With American society taking an extremely hard right turn in recent years, thanks to the over fascism of the liberal left, there has been a gaping void in the mainstream media becoming ever more apparent.
You see, the mainstream is filled with leftist lunatics and their bizarrely obsession with progression, even if that progression pushes us past the bounds of best practices or realistic, cost effective optimization.
This liberal stranglehold has permeated seemingly all facets of popular culture, with the possible exception of Fox News and a healthy portion of modern country music. This means that even our scripted television programs tend to have a leftist slant, often romanticizing the facets of virtue signaling and liberalism, no matter the historical or geographical context.
This wasn’t necessarily the case with Tim Allen’s Last Man Standing – a show that brought a number of traditional American views to the forefront of the program. Unfortunately, and possibly due to the left’s death grip on societal media, Last Man Standing didn’t last too long, having been canceled just as the conservative masses began to discover it.
“It’s hard,” Allen says during a sit-down on Norm Macdonald Live. “I have no idea why [ABC] did what they did.” But that doesn’t stop him from suggesting that the decision came down to his conservative politics.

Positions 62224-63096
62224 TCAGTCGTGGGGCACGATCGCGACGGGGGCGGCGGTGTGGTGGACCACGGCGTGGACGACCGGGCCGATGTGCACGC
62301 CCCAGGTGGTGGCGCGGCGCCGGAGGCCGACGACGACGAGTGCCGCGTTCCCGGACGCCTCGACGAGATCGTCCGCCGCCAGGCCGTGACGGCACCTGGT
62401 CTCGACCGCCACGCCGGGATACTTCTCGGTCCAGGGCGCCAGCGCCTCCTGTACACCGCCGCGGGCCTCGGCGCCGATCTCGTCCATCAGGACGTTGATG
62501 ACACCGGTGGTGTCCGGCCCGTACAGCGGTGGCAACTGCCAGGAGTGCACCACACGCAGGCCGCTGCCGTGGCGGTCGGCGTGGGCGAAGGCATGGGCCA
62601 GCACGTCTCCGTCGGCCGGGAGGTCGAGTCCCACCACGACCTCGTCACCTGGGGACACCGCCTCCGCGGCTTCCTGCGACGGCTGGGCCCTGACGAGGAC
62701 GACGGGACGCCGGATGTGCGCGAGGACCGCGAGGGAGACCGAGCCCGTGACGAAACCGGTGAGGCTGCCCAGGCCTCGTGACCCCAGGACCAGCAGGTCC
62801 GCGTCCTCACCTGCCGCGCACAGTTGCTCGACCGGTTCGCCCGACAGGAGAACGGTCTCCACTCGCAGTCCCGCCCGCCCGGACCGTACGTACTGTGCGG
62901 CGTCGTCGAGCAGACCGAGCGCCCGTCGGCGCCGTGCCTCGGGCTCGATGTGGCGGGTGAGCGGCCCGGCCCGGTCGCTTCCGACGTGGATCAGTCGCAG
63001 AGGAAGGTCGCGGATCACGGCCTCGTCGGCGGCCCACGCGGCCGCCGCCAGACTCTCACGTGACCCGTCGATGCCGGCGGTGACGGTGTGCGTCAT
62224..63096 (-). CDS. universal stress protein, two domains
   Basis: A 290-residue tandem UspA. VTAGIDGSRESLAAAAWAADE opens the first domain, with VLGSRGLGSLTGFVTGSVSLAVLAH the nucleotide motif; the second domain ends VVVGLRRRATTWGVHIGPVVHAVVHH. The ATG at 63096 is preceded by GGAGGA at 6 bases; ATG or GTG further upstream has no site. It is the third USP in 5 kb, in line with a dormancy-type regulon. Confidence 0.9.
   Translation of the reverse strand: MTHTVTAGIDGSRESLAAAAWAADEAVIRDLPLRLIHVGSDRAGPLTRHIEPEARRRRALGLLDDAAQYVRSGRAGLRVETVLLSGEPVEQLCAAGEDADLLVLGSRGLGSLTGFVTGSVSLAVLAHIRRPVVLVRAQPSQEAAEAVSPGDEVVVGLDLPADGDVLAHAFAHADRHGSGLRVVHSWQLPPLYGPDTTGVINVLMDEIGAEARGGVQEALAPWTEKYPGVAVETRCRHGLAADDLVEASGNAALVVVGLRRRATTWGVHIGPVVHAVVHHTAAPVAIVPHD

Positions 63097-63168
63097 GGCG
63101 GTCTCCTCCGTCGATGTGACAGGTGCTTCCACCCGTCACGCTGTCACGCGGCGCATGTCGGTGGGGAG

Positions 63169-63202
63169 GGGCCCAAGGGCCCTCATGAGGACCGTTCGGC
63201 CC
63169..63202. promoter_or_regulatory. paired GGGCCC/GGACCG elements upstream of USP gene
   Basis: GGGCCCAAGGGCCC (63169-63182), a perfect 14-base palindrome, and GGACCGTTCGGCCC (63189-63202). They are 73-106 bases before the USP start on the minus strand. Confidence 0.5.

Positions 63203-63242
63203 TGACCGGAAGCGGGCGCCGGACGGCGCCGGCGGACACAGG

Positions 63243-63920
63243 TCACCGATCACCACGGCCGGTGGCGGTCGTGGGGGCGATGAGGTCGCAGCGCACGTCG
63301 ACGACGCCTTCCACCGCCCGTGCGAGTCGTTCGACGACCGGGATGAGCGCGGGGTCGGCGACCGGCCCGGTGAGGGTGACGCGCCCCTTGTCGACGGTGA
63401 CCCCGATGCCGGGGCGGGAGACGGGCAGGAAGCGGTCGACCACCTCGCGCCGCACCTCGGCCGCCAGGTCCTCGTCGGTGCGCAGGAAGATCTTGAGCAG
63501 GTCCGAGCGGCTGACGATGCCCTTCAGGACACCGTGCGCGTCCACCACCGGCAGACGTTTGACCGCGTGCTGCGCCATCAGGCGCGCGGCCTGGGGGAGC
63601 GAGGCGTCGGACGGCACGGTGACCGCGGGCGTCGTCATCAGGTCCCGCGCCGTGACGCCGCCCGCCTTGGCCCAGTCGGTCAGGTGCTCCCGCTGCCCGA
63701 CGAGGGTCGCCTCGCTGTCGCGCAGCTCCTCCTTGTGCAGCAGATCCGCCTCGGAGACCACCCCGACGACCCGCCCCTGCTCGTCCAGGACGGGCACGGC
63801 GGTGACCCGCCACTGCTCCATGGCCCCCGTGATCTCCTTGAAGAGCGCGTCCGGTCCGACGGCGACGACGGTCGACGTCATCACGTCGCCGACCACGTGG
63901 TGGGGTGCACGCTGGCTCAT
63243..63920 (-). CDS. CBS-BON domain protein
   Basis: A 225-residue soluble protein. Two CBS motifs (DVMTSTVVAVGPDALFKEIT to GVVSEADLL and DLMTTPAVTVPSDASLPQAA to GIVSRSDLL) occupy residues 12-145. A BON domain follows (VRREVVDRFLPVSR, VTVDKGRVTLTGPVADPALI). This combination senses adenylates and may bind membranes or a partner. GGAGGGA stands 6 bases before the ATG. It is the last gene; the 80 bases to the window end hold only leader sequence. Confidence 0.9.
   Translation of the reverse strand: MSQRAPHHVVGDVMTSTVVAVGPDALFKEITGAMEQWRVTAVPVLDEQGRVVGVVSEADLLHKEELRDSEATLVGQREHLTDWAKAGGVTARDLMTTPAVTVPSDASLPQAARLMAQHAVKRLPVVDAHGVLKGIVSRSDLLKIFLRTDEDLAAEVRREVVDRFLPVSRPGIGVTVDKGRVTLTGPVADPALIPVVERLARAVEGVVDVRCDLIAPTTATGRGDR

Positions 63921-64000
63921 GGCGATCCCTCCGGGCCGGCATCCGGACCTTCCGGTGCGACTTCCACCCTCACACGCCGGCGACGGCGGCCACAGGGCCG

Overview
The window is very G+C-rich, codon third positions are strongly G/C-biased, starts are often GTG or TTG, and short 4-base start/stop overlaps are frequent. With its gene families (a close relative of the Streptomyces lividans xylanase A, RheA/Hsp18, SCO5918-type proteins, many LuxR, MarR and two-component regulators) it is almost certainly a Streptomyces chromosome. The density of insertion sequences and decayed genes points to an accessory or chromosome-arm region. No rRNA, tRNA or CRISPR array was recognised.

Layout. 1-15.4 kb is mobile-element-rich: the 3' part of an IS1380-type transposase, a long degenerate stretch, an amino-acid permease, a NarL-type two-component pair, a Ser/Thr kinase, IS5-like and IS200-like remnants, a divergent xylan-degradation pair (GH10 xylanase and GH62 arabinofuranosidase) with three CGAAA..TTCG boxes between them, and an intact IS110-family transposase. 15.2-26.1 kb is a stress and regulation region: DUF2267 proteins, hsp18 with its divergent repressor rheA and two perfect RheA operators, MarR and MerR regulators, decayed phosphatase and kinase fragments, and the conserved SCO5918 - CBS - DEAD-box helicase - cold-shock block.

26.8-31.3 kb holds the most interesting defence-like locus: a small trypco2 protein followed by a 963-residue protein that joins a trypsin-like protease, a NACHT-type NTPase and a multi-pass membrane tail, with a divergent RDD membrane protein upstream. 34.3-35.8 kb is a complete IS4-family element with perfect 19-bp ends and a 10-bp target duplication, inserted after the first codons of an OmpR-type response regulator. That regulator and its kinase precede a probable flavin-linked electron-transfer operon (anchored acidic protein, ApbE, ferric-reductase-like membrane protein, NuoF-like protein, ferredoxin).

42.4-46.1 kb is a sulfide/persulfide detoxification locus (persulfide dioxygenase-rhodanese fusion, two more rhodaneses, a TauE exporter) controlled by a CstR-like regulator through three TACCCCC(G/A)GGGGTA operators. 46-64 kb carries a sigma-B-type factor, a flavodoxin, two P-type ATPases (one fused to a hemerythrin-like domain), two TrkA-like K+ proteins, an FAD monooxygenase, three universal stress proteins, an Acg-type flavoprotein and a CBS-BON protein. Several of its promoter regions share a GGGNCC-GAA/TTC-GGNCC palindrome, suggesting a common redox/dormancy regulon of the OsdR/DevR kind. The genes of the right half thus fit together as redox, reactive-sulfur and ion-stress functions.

“I always wanted Last Man Standing to be like [All in the Family],” he says. “Archie Bunker pushed boundaries, but Carroll O’Connor was not that guy at all. [Mike Baxter was] a version of that guy. But there’s nothing more dangerous, especially in this climate, than a funny, likable conservative.”
Now, however, a new queen has returned to the conservative television throne, as Roseanne Barr brings her own brand of right wing chuckles to primetime.
The premiere numbers for ABC’s Roseanne revival were even bigger than the laughs it delivered.
The classic comedy returned on Tuesday to 18.2 million total viewers and a 5.1 demo rating (across its double-episode run), easily marking this TV season’s biggest launch — besting even Young Sheldon‘s premiere, which did 17.2 mil/3.8 leading out of Big Bang Theory.
Suffice to say, Will & Grace‘s own revival launch (10.2 mil/3.) trails far behind, as do the series premieres of The Good Doctor (11.2 mil/2.2) and an NFL-boosted The Orville (8.6 mil/2.7).
ABC notes that Roseanne returned to an audience larger than its final 12 telecasts of the original run’s 1996-97 season, while that 5.1 represents a 3-1/2 year high for any comedy on any network.
It looks as though the nation is completely ready for a return to traditional American values in their sitcoms, at least based on the initial impression of the Roseanne reboot.
Now, if ABC was truly ready to ride this conservative wave of cultural surf, we will see Roseanne marathons going head to head with the failing NFL come autumn.